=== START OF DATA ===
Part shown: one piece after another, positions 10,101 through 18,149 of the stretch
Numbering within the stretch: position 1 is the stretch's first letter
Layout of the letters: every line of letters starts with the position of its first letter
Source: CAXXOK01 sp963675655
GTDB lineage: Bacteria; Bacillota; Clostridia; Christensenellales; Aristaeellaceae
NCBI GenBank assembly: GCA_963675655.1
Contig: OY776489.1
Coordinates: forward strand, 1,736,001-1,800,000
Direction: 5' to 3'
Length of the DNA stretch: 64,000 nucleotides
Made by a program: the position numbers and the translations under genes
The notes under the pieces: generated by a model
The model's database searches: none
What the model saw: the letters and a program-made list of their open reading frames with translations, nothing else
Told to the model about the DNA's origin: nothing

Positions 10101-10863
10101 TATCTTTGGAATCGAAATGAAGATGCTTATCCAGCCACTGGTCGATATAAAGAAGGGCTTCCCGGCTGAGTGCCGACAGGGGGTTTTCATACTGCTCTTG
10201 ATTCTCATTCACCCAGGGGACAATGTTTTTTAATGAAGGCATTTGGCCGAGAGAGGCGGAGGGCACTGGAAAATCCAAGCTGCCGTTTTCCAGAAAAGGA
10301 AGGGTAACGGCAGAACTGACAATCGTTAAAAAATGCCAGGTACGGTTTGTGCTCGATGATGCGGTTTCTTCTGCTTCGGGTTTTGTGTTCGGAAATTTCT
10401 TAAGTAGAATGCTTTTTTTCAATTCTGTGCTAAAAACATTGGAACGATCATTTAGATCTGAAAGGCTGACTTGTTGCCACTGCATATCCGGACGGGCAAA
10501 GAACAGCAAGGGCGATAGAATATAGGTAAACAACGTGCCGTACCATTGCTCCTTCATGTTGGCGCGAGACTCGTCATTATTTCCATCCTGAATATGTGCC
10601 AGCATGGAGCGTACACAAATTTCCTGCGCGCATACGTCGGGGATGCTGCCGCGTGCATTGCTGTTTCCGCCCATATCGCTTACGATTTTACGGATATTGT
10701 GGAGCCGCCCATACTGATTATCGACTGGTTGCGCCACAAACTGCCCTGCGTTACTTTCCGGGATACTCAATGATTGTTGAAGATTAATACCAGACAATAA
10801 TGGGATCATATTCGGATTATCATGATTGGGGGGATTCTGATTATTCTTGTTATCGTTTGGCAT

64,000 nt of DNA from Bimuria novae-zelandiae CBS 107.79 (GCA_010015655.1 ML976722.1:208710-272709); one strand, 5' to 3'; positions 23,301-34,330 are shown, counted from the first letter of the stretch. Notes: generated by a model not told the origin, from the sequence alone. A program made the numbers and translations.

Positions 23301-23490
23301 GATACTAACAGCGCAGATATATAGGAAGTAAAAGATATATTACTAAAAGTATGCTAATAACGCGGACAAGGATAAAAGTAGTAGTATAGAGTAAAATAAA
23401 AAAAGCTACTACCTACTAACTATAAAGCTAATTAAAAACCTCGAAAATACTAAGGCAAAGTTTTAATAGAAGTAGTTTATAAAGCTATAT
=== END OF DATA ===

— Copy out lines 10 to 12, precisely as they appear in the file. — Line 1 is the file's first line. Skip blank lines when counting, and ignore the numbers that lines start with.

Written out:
Length of the DNA stretch: 64,000 nucleotides
Made by a program: the position numbers and the translations under genes
The notes under the pieces: generated by a model